"May 1 News: North Carolina Legislators Still Trying To Gut Clean Energy Laws"
Meet the bill with nine lives – and twice as many votes cast against it.
Lawmakers on Wednesday could once again attempt to end a state renewables policy whose proponents say has elevated North Carolina to the nation’s fifth-largest developer of solar farms.
Last week, lawmakers defeated the measure 18-13 in a House committee. At the time proponents of solar power and renewables celebrated a rare victory.
On Tuesday, Rep. Mike Hager, the bill’s sponsor, revived it for another vote. …
The former Duke Energy engineer said he hopes some lawmakers switch votes and others miss the meeting; he won’t decide whether he’ll put his bill to another vote until the last minute Wednesday.
“It’s all about the numbers,” Hager explained. “It’s all about who has the incentive to be there.”
Industry and environmental groups call the program that has cleaned up 50,000 high-polluting diesel engines on U.S. roads a success, but funding is slated to be cut 70 percent. [Environmental Health News]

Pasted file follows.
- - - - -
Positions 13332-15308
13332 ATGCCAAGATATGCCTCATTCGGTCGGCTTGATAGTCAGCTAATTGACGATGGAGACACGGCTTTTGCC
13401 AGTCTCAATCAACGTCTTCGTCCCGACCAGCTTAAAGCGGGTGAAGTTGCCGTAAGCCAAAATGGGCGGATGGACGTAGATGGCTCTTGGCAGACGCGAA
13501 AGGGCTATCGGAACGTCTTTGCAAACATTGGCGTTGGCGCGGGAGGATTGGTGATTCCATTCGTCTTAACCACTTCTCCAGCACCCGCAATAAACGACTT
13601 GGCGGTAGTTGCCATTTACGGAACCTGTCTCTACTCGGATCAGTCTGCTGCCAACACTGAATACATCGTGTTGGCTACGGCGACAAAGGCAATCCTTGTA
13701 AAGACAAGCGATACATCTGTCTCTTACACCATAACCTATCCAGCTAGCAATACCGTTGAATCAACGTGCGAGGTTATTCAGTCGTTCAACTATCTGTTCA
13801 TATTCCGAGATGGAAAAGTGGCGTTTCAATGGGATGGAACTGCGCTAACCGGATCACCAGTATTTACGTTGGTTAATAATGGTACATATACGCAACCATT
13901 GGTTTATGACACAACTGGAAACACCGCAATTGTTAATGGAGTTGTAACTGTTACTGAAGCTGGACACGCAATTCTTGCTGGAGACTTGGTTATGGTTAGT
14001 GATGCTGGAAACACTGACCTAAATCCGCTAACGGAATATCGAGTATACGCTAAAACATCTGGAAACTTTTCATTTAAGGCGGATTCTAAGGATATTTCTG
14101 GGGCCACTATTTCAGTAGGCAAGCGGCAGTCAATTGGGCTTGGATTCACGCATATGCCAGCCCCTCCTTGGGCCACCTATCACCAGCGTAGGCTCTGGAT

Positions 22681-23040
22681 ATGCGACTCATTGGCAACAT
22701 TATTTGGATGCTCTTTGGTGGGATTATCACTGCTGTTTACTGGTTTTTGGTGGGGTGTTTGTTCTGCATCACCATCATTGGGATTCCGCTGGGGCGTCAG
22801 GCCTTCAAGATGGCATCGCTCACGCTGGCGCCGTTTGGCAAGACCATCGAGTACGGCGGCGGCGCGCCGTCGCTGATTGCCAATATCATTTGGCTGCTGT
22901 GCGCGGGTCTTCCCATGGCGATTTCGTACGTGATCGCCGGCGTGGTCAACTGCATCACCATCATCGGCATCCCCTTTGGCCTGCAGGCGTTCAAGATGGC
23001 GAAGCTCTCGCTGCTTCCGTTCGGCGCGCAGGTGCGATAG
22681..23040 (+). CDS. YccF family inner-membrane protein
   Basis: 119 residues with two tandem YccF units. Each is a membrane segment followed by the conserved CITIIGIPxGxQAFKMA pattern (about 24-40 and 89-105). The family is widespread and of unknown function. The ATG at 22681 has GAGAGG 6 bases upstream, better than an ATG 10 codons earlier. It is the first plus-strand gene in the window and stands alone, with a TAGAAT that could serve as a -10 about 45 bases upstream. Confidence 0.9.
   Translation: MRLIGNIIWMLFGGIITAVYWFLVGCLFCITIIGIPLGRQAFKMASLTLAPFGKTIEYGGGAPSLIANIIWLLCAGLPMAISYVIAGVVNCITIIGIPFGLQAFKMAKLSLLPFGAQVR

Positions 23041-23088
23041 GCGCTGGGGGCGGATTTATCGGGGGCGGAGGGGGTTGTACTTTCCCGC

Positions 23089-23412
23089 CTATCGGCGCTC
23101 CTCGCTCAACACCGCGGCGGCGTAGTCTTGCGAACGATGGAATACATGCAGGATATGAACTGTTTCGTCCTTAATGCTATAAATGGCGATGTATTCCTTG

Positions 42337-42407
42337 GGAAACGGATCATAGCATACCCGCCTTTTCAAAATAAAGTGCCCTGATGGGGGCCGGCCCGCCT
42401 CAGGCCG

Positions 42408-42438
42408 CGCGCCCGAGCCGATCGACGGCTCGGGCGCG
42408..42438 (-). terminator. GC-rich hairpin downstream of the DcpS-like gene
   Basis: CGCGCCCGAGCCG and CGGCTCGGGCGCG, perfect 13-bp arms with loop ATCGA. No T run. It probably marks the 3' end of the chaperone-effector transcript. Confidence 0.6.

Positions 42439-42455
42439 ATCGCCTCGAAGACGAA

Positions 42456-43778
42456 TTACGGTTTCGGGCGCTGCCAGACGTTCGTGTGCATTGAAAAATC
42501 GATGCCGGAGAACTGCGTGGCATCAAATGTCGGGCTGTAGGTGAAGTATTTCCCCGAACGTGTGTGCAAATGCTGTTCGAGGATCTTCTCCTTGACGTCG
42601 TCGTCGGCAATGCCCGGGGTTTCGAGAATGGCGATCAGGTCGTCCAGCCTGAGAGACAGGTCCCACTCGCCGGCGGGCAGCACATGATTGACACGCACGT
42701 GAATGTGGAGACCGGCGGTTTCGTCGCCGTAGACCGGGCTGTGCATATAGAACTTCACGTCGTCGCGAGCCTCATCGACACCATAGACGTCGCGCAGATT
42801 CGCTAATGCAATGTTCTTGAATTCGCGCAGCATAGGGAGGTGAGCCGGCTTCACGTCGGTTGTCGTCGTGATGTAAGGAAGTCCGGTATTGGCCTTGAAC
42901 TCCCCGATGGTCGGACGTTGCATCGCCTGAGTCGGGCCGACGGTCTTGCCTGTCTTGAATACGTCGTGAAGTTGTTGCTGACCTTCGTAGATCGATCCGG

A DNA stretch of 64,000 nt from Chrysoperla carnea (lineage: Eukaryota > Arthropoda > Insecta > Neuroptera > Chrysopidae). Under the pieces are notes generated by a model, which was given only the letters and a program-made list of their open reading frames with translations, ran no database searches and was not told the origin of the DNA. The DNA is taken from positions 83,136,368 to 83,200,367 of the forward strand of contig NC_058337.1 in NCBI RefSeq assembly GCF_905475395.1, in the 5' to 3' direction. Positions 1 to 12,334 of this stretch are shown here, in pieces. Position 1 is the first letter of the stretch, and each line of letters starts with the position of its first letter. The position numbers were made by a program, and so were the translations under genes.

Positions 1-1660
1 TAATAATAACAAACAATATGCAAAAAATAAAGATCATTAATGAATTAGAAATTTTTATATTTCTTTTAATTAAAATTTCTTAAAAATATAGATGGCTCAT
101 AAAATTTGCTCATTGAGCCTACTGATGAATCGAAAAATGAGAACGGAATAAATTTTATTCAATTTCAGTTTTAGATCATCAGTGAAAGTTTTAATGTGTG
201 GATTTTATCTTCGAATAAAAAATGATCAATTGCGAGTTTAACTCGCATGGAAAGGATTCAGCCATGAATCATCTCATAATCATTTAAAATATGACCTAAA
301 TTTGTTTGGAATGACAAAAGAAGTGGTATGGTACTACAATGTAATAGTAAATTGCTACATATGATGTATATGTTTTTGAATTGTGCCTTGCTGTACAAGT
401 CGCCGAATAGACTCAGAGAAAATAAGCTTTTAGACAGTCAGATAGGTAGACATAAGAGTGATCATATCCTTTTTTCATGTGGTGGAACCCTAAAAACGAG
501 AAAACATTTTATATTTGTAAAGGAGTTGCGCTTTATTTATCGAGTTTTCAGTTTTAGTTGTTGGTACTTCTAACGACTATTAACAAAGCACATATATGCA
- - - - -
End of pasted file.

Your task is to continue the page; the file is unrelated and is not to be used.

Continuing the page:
Extreme precipitation has been slamming the U.S., in the form of storms and flash floods, consistent with predictions from climate scientists. [USA Today]
Climate hawk Rep. Ed Markey won the MA Senate primary and will face off against Gabriel Gomez in June. [ABC News]
Status quo: U.S. carbon emissions stay flat and we do not meet our emissions goals. [Washington Post]
Exploration of China’s shale gas reserves has been slow, but they are trying to speed things up. [Washington Post]
Last year’s drought in California has threatened production of staple crops. [Al Jazeera]
Sequester-caused furloughs are hitting NOAA, just in time for hurricane season. [CNN]
Georgia and Alabama utilities are buying more and more wind power from Oklahoma and Kansas. [Equation]
Germany’s energy storage subsidy starts today, helping kick off what a new report says will be an $18 billion increase in the global energy storage market by 2017. [Solar Love]
Verizon is investing $100 million in solar power and fuel cells across 7 states because of cheaper utility bills, lower carbon reductions, and increased reliability. [GreenTech Media]
Climate change is found to threaten the koala bear in Australia. [Guardian]